49 Stars
Updated Last
1 Year Ago
Started In
June 2017


Project Status: Active - The project has reached a stable, usable state and is being actively developed. Build Status Build status codecov.io


This package provides load and save support for CSV Files under the FileIO.jl package.


Use Pkg.add("CSVFiles") in Julia to install CSVFiles and its dependencies.


Load a CSV file

To read a CSV file into a DataFrame, use the following julia code:

using CSVFiles, DataFrames

df = DataFrame(load("data.csv"))

To read a gzipped CSV file into a DataFrame:

using CSVFiles, DataFrames

df = DataFrame(load(File(format"CSV", "data.csv.gz")))

The call to load returns a struct that is an IterableTable.jl, so it can be passed to any function that can handle iterable tables, i.e. all the sinks in IterableTable.jl. Here are some examples of materializing a CSV file into data structures that are not a DataFrame:

using CSVFiles, DataTables, IndexedTables, TimeSeries, Temporal, Gadfly

# Load into a DataTable
dt = DataTable(load("data.csv"))

# Load into an IndexedTable
it = IndexedTable(load("data.csv"))

# Load into a TimeArray
ta = TimeArray(load("data.csv"))

# Load into a TS
ts = TS(load("data.csv"))

# Plot directly with Gadfly
plot(load("data.csv"), x=:a, y=:b, Geom.line)

One can load both local files and files that can be downloaded via either http or https. To download from a remote URL, simply pass a URL to the load function instead of just a filename. In addition one can also load data from an IO object, i.e. any stream. The syntax that scenario is

df = DataFrame(load(Stream(format"CSV", io)))

The load function also takes a number of parameters:

load(f::FileIO.File{FileIO.format"CSV"}; <arguments>...)

For example, to load a CSV file that doesn't have the extension ".csv", you need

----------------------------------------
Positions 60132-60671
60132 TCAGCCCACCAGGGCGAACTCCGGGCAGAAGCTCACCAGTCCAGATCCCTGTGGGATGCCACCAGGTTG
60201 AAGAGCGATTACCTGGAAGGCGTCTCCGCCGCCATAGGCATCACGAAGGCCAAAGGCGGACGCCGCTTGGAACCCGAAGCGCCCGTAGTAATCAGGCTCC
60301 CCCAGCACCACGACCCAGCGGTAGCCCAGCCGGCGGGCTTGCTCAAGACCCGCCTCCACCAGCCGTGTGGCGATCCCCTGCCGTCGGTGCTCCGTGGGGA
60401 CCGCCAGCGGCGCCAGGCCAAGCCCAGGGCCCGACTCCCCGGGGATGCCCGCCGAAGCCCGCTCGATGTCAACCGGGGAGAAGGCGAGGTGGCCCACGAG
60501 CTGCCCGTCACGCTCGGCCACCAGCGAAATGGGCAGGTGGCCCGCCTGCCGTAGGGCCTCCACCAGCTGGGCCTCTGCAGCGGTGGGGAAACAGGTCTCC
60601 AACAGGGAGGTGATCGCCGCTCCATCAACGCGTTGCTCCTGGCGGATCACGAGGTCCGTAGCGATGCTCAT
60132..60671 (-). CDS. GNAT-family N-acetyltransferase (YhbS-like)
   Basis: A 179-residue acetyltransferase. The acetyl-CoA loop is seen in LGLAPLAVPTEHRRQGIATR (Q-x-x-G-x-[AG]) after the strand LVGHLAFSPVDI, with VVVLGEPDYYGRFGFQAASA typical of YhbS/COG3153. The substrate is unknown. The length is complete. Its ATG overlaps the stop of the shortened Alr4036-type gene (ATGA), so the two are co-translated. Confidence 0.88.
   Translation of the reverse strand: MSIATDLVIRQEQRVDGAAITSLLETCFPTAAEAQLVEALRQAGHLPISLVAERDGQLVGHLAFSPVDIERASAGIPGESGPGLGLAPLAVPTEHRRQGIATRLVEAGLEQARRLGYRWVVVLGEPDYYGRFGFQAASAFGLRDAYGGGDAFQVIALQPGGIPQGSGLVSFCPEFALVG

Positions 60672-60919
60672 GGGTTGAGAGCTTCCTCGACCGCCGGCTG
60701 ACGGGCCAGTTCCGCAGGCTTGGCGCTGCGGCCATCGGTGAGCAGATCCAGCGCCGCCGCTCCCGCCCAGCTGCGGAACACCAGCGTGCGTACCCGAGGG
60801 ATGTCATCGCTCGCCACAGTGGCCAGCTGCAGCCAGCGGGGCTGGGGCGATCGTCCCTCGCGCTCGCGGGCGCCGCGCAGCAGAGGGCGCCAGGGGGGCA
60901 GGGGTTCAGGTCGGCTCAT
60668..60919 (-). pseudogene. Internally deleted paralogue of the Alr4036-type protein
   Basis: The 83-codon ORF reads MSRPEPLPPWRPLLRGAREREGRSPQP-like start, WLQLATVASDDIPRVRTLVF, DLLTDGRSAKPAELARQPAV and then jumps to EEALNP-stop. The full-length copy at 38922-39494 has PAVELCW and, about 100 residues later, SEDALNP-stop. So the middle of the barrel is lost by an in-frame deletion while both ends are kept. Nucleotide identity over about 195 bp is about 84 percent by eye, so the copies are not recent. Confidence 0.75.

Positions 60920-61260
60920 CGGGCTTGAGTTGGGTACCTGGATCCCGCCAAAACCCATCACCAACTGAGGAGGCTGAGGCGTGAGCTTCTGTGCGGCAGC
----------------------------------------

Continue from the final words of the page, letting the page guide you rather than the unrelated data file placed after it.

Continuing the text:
load(File(format"CSV", "csv_file.txt"))


  • delim: the delimiter character
  • spacedelim: a Bool indicating whether columns are space delimited. If true, the value of delim is ignored
  • quotechar: character used to quote strings, defaults to "
  • escapechar: character used to escape quotechar in strings. (could be the same as quotechar)
  • commentchar: ignore lines that begin with commentchar
  • row_estimate: estimated number of rows in the file. Defaults to 0 in which case we try to estimate this.
  • skiplines_begin: number of rows to skip at the beginning of the file.
  • header_exists: boolean specifying whether CSV file contains a header
  • colnames: manually specified column names. Could be a vector or a dictionary from Int index (the column) to String column name.
  • colparsers: Parsers to use for specified columns. This can be a vector or a dictionary from column name / column index (Int) to a "parser". The simplest parser is a type such as Int, Float64. It can also be a dateformat"...", see CustomParser if you want to plug in custom parsing behavior
  • type_detect_rows: number of rows to use to infer the initial colparsers defaults to 20.

These are simply the arguments from TextParse.jl, which is used under the hood to read CSV files.

Save a CSV file

The following code saves any iterable table as a CSV file:

using CSVFiles

save("output.csv", it)

This will work as long as it is any of the types supported as sources in IterableTables.jl.

Compressed CSV files can be created by specifying the .gz file extension:

using CSVFiles

save(File(format"CSV", "output.csv.gz"), df)

One can also save into an arbitrary stream:

using CSVFiles

save(Stream(format"CSV", io), it)

The save function takes a number of arguments:

save(f::FileIO.File{FileIO.format"CSV"}, data; delim=',', quotechar='"', escapechar='"', nastring="NA", header=true)


  • delim: the delimiter character, defaults to ,.
  • quotechar: character used to quote strings, defaults to ".
  • escapechar: character used to escape quotechar in strings, defaults to \.
  • nastring: string to insert in the place of missing values, defaults to NA.
  • header: whether a header should be written, defaults to ``true.

Using the pipe syntax

Both load and save also support the pipe syntax. For example, to load a CSV file into a DataFrame, one can use the following code:

using CSVFiles, DataFrames

df = load("data.csv") |> DataFrame

To save an iterable table, one can use the following form:

using CSVFiles, DataFrames

df = # Aquire a DataFrame somehow

df |> save("output.csv")

The pipe syntax is especially useful when combining it with Query.jl queries, for example one can easily load a CSV file, pipe it into a query, then pipe it to the save function to store the results in a new file.